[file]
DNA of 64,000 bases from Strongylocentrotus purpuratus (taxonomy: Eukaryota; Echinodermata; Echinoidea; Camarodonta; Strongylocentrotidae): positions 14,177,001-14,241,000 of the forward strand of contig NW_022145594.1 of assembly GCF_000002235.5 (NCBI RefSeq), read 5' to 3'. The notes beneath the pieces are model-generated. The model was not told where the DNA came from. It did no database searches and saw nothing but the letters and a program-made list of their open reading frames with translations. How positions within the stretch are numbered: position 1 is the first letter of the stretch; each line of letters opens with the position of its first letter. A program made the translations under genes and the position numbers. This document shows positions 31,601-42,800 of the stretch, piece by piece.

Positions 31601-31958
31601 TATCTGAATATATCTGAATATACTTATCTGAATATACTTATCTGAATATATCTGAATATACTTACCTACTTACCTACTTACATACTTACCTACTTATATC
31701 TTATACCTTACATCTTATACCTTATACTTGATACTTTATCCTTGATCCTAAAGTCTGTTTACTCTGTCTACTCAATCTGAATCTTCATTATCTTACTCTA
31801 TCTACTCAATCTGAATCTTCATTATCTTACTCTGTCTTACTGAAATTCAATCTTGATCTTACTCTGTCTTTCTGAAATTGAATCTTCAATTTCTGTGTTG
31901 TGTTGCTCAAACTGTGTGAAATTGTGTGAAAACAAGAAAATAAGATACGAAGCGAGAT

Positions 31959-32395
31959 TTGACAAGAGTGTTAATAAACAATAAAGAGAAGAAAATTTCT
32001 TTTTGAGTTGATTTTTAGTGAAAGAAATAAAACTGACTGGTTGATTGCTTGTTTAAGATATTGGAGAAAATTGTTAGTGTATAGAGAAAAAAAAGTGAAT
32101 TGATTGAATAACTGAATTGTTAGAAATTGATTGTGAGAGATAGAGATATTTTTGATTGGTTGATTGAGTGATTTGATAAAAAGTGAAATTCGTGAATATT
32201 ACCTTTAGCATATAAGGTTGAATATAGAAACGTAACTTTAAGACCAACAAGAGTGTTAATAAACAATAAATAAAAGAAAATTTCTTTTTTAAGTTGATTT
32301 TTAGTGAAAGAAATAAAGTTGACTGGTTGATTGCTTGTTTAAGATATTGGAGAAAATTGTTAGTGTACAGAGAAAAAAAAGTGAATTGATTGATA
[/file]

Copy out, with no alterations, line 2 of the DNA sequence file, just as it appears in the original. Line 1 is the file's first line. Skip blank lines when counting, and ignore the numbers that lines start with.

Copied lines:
Positions 31601-31958